Massive snowfall in Sierra eases California’s three-year drought

Three years of drought in California could be over if the rest of the winter continues to see at least average snowfall in the Sierra Nevada.

The water content of the snow in the Sierra is as much as 263 percent of the average (Leavitt Meadows) for Dec. 27, according to remote sensor readers for the California Department of Water Resources.

Precipitation in the Truckee River basin is 203 percent of average and 211 percent in the Lake Tahoe basin, according to the Natural Resources Conservation Service.

The ski resort Squaw Valley at Lake Tahoe reports about 250 inches of snow in parts of its property, including nine inches of snow added from Sunday’s storms, a spokeswoman says. At this time of the season, the resort has averaged about 130 inches of snow.

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Water Shortage!

According to a new report released by the Natural Resources Defense Council, more than one-third of all counties in the lower 48 states will likely be facing very serious water shortages by 2050.  That is just 40 years away.  As water becomes more scarce and as big global corporations lock up available supplies, the price of water is almost certainly going to skyrocket.  This will put even more economic pressure on average Americans.

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Study: County’s water supply at risk

Riverside County is at “extreme” risk for water supply shortages by mid-century as a result of global warming, a new study found.

Riverside County is at “extreme” risk for water supply shortages by mid-century as a result of global warming, a new study found.

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Keeping California Under Water:

OPED: Consumers get soaked as state agencies try to balance conservation with revenue generation.

By TIM DeROCHE

Monday, July 19, 2010

What a difference a year makes. One year ago, California faced the third straight year of severe drought. Water rates went up. Cities like Los Angeles implemented draconian watering restrictions. The Schwarzenegger administration released a plan calling for a 20 percent reduction in consumption by 2020.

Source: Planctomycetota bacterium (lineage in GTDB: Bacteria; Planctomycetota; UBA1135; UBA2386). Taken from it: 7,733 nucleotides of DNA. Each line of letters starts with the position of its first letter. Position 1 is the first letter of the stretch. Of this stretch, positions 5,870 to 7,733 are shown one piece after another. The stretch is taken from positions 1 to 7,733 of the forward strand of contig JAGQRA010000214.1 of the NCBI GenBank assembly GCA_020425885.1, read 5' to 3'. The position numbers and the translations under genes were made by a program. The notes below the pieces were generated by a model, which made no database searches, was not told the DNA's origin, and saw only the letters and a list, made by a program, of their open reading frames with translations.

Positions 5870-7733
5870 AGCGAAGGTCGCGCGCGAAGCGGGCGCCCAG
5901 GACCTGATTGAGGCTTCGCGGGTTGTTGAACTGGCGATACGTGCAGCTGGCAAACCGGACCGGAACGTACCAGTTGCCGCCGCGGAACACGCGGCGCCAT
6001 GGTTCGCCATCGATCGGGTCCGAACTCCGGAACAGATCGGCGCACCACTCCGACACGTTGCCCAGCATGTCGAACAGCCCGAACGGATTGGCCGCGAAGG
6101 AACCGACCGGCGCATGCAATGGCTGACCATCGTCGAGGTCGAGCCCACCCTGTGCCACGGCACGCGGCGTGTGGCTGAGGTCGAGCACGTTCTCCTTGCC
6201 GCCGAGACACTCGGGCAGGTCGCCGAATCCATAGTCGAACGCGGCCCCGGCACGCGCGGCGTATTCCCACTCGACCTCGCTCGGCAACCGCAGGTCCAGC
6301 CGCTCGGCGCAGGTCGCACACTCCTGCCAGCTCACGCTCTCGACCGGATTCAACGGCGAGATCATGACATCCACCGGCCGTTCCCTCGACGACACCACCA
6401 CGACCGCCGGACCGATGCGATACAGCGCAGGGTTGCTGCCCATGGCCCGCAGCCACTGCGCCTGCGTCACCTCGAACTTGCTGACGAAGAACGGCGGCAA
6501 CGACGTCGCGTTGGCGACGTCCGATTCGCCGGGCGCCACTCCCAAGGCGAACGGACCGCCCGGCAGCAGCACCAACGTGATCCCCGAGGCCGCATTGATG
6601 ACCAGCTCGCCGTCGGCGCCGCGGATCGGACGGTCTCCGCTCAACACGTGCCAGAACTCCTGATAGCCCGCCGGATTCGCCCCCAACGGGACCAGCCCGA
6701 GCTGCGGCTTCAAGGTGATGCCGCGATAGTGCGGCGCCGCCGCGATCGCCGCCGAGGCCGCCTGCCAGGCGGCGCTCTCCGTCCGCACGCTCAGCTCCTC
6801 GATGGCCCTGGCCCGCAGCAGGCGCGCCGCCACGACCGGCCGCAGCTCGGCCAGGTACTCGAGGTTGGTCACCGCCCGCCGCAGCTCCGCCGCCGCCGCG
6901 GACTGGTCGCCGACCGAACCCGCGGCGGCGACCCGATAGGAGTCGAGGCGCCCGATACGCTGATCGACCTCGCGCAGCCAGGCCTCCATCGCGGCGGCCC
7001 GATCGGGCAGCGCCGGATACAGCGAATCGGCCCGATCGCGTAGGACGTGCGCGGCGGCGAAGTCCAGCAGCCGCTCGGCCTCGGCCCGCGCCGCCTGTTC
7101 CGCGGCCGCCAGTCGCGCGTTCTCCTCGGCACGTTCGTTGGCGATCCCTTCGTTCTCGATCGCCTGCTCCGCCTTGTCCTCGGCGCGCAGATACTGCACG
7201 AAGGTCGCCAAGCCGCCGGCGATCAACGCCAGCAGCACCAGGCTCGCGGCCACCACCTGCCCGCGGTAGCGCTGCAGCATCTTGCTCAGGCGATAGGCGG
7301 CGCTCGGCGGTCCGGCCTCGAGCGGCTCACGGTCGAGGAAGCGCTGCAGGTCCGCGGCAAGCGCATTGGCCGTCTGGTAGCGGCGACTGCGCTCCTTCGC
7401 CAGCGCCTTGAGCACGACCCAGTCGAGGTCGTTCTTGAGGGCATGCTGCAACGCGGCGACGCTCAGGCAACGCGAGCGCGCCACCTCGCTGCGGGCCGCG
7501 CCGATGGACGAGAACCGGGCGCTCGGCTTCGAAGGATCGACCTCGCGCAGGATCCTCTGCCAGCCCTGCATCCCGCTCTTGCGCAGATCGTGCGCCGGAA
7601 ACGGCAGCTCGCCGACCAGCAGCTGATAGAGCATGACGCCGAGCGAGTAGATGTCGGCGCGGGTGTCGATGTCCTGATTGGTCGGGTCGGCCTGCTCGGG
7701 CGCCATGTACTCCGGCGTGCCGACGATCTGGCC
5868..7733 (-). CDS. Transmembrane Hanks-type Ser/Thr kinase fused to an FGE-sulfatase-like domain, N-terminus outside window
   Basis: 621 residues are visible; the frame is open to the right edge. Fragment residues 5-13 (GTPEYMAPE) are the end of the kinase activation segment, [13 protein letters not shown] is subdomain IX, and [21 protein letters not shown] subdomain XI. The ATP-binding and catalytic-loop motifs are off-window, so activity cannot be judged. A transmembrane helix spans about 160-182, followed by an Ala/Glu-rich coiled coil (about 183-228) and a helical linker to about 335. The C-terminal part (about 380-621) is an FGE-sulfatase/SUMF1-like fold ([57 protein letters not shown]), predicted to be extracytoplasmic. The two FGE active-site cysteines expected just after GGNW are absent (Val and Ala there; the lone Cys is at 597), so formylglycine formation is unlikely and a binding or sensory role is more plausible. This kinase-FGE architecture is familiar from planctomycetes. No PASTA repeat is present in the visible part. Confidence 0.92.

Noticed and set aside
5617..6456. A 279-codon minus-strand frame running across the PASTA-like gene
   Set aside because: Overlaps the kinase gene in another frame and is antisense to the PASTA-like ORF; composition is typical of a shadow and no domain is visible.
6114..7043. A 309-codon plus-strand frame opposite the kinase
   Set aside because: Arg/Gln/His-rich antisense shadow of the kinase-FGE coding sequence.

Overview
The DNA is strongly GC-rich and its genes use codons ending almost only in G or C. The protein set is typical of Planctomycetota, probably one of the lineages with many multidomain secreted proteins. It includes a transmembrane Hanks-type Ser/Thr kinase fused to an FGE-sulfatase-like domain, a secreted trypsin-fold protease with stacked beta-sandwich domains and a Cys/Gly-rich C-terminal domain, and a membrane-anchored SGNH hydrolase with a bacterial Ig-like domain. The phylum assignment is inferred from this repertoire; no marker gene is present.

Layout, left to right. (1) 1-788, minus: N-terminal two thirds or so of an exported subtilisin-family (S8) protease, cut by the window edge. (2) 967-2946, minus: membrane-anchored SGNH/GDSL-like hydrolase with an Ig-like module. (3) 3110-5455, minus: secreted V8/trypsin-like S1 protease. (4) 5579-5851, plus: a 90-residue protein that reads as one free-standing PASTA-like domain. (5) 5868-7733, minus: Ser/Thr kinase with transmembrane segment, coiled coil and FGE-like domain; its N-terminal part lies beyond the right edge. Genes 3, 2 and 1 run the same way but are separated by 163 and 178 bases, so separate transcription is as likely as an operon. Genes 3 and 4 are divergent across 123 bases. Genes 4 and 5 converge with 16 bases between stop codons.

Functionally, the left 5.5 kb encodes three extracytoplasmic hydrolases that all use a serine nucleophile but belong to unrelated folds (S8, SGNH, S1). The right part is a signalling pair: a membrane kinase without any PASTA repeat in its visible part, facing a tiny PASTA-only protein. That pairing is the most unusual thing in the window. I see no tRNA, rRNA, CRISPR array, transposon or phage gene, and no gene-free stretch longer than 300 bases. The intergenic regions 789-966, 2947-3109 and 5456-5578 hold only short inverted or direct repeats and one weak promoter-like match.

This year, all’s quiet on the Western front. A wet winter – and ongoing economic troubles – have muted the public outcry over water usage. The Los Angeles Department of Water and Power has proudly announced that consumption by single-family homes is down almost 30 percent since 2007.

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Bakersfield: Budget cuts leave county parks brown — and dry

Budget cuts and increased water costs have limited the amount of water the county’s using to irrigate its parks, leaving spots or whole swaths of parkland looking brown and drab.

The water used on grass and trees has been reduced to the point where they’re only receiving enough moisture to stay alive, county Parks & Recreation Director Bob Lerude said. The cutbacks have affected all parks.

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California’s drought may be over, but no one’s rushing to lift restrictions

LOS ANGELES – Late spring storms smothered the Sierra in snow. The state’s biggest reservoir is nearly full. Precipitation across much of California has been above average. By standard measures, California’s three-year drought is over.

“From a hydrologic standpoint, for most of California, it is gone,” said state hydrologist Maury Roos, who has monitored the ups and downs of the state’s water for 50 years.

But Gov. Arnold Schwarzenegger isn’t lifting his drought declaration. Los Angeles isn’t ending its watering restrictions and Southern California’s major water wholesaler isn’t reversing delivery cuts. Despite months of rain and snow and rising levels in the state’s major reservoirs, water managers aren’t ready to celebrate or make the drought’s end official.

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Time to get real about water

California’s wet winter was a pleasant surprise after three years of drought. Yet most Californians will be surprised to know that, despite the heavy rain and snowfall, our state still is not able to meet all of our water needs.

How is this possible?

Read more: http://www.sfgate.com/cgi-bin/article.cgi?f=/c/a/2010/06/12/INSD1DREGU.DTL#ixzz0qxni70OH

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